The Roman Empire didn’t exist in 53BC. It was still a republic.

  35. Phil 35


    Right – collapse of a republic, rise of a dictatorial empire… spooky

  36. Scribe 36

    On the Parthian/parting shot question, I agree with insider:

    Does it really matter? It seems somewhat pompous to try and score a point by picking a linguistic debate over a highly debateable interpretation of a phrase’s etymology.

    On the Clark-Peters affair, I think the PM had a greater responsibility to probe into the Glenn donation than she did. Once Winston held up his “NO” sign 37 times, and she had reason to suspect the answer to one or more of the questions may well have been “YES”, I think she should have asked more questions.

    Six months is a long time to allow a conflict of evidence to exist for someone as important as your foreign minister.

  37. r0b 37

    Say Scribe, have a read of Gordon Campbell – one of the best journalists out there. Actually read the whole thing, it’s very interesting:

  38. Scribe 38

    OK, now what?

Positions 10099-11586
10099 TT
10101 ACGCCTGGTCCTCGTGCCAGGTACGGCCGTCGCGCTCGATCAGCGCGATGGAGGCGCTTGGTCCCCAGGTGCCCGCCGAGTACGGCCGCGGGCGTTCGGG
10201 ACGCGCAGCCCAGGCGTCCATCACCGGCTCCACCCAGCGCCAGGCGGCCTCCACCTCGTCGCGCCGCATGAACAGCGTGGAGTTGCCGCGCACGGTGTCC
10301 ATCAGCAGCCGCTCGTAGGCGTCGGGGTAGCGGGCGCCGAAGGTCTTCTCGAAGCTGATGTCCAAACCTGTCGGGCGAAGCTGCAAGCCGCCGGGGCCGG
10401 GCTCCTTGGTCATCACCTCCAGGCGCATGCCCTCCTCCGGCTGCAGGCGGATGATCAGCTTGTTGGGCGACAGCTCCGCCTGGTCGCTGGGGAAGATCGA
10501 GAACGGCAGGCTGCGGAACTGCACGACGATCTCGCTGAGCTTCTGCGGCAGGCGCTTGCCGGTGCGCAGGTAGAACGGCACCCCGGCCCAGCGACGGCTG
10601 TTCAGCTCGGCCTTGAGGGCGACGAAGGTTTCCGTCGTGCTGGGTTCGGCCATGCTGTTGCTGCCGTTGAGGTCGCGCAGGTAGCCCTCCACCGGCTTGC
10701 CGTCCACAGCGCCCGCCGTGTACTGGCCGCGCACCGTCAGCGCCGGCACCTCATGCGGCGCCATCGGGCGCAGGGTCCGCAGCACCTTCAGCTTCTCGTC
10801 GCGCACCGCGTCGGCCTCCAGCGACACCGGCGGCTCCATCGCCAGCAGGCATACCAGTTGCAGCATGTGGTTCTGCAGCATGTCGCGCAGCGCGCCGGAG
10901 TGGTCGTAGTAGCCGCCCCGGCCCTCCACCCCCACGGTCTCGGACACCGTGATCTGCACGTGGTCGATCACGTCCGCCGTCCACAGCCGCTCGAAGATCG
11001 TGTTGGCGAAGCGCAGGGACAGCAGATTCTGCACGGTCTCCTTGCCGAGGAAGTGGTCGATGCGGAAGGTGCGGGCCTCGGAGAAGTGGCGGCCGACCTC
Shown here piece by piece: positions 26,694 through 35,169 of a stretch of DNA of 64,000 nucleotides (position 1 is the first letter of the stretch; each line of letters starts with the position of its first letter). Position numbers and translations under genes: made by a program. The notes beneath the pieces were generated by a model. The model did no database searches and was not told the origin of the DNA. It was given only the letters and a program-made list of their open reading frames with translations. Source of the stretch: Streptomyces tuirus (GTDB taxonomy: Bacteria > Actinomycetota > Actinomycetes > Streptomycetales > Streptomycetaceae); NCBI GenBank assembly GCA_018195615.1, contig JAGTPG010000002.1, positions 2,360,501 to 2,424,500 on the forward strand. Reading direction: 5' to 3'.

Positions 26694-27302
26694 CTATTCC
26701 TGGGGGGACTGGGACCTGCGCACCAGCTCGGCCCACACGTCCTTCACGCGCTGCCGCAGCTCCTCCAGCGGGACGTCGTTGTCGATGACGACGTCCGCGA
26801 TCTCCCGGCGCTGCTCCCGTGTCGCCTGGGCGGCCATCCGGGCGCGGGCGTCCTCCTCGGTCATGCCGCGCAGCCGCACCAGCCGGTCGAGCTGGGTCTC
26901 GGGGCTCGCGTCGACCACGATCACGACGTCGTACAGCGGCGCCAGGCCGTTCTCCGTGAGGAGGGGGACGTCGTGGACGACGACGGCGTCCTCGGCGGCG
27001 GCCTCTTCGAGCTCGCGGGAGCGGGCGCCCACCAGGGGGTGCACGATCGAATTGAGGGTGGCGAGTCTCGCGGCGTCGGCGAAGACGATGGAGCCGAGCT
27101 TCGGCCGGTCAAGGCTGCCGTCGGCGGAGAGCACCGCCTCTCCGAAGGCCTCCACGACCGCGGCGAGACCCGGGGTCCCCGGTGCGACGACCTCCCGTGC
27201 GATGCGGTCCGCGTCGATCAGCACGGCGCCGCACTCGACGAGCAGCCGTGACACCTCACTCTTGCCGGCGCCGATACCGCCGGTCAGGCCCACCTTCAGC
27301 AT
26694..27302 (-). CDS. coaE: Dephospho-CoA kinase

Reading Gordon’s piece, which is good (though I don’t always find his stuff good), hasn’t changed how I feel about the PM’s behaviour. I think she should have gone beyond asking “Did this happen?” and then simply accepting Peters’ answer when there was conflicting evidence.

    captcha: shrewd service

  39. r0b 39

    OK, now what?

    Now you are better informed. No charge.

    I think she should have gone beyond asking “Did this happen?’

    I thought Winston was as guilty as hell too, but now (after reading the Campbell piece) I have doubts. We can all rush to judgement from the way things look from the outside, and with the benefits of 20:20 hindsight, but the PM did what she thought was right.